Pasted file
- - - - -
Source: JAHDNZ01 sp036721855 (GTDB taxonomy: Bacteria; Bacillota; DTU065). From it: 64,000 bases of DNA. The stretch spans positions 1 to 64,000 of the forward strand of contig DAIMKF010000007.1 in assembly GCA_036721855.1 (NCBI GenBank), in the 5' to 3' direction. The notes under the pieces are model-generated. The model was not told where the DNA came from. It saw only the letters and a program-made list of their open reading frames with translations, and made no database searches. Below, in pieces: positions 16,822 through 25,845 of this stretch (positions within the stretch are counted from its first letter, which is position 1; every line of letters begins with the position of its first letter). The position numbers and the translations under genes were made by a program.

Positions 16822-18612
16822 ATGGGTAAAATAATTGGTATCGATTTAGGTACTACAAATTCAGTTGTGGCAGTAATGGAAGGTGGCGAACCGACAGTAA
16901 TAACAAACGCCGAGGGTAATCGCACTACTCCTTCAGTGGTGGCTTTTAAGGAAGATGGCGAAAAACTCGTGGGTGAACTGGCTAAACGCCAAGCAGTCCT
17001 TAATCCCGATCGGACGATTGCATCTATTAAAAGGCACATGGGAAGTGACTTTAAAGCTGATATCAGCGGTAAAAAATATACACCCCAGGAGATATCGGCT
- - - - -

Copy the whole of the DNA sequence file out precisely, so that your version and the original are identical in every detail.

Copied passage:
Source: JAHDNZ01 sp036721855 (GTDB taxonomy: Bacteria; Bacillota; DTU065). From it: 64,000 bases of DNA. The stretch spans positions 1 to 64,000 of the forward strand of contig DAIMKF010000007.1 in assembly GCA_036721855.1 (NCBI GenBank), in the 5' to 3' direction. The notes under the pieces are model-generated. The model was not told where the DNA came from. It saw only the letters and a program-made list of their open reading frames with translations, and made no database searches. Below, in pieces: positions 16,822 through 25,845 of this stretch (positions within the stretch are counted from its first letter, which is position 1; every line of letters begins with the position of its first letter). The position numbers and the translations under genes were made by a program.

Positions 16822-18612
16822 ATGGGTAAAATAATTGGTATCGATTTAGGTACTACAAATTCAGTTGTGGCAGTAATGGAAGGTGGCGAACCGACAGTAA
16901 TAACAAACGCCGAGGGTAATCGCACTACTCCTTCAGTGGTGGCTTTTAAGGAAGATGGCGAAAAACTCGTGGGTGAACTGGCTAAACGCCAAGCAGTCCT
17001 TAATCCCGATCGGACGATTGCATCTATTAAAAGGCACATGGGAAGTGACTTTAAAGCTGATATCAGCGGTAAAAAATATACACCCCAGGAGATATCGGCT